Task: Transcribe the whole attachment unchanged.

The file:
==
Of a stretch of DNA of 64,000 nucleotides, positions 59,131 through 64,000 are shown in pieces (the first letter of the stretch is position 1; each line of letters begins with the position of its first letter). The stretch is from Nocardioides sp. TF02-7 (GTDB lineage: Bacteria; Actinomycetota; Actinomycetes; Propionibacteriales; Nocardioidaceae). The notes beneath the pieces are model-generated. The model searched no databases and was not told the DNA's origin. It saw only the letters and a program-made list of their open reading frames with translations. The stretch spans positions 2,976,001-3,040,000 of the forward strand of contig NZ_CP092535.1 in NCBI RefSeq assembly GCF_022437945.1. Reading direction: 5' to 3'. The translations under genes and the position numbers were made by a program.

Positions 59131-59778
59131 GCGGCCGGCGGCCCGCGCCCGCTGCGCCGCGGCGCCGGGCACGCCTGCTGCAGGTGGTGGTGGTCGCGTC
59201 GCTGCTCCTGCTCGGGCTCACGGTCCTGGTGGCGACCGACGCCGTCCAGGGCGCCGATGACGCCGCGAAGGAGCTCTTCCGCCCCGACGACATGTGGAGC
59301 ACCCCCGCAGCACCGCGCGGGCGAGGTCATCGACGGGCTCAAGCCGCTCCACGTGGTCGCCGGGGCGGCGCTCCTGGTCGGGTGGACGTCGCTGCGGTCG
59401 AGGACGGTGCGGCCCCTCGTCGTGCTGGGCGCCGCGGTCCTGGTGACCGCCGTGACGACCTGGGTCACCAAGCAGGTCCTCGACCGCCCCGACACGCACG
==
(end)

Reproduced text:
Of a stretch of DNA of 64,000 nucleotides, positions 59,131 through 64,000 are shown in pieces (the first letter of the stretch is position 1; each line of letters begins with the position of its first letter). The stretch is from Nocardioides sp. TF02-7 (GTDB lineage: Bacteria; Actinomycetota; Actinomycetes; Propionibacteriales; Nocardioidaceae). The notes beneath the pieces are model-generated. The model searched no databases and was not told the DNA's origin. It saw only the letters and a program-made list of their open reading frames with translations. The stretch spans positions 2,976,001-3,040,000 of the forward strand of contig NZ_CP092535.1 in NCBI RefSeq assembly GCF_022437945.1. Reading direction: 5' to 3'. The translations under genes and the position numbers were made by a program.

Positions 59131-59778
59131 GCGGCCGGCGGCCCGCGCCCGCTGCGCCGCGGCGCCGGGCACGCCTGCTGCAGGTGGTGGTGGTCGCGTC
59201 GCTGCTCCTGCTCGGGCTCACGGTCCTGGTGGCGACCGACGCCGTCCAGGGCGCCGATGACGCCGCGAAGGAGCTCTTCCGCCCCGACGACATGTGGAGC
59301 ACCCCCGCAGCACCGCGCGGGCGAGGTCATCGACGGGCTCAAGCCGCTCCACGTGGTCGCCGGGGCGGCGCTCCTGGTCGGGTGGACGTCGCTGCGGTCG
59401 AGGACGGTGCGGCCCCTCGTCGTGCTGGGCGCCGCGGTCCTGGTGACCGCCGTGACGACCTGGGTCACCAAGCAGGTCCTCGACCGCCCCGACACGCACG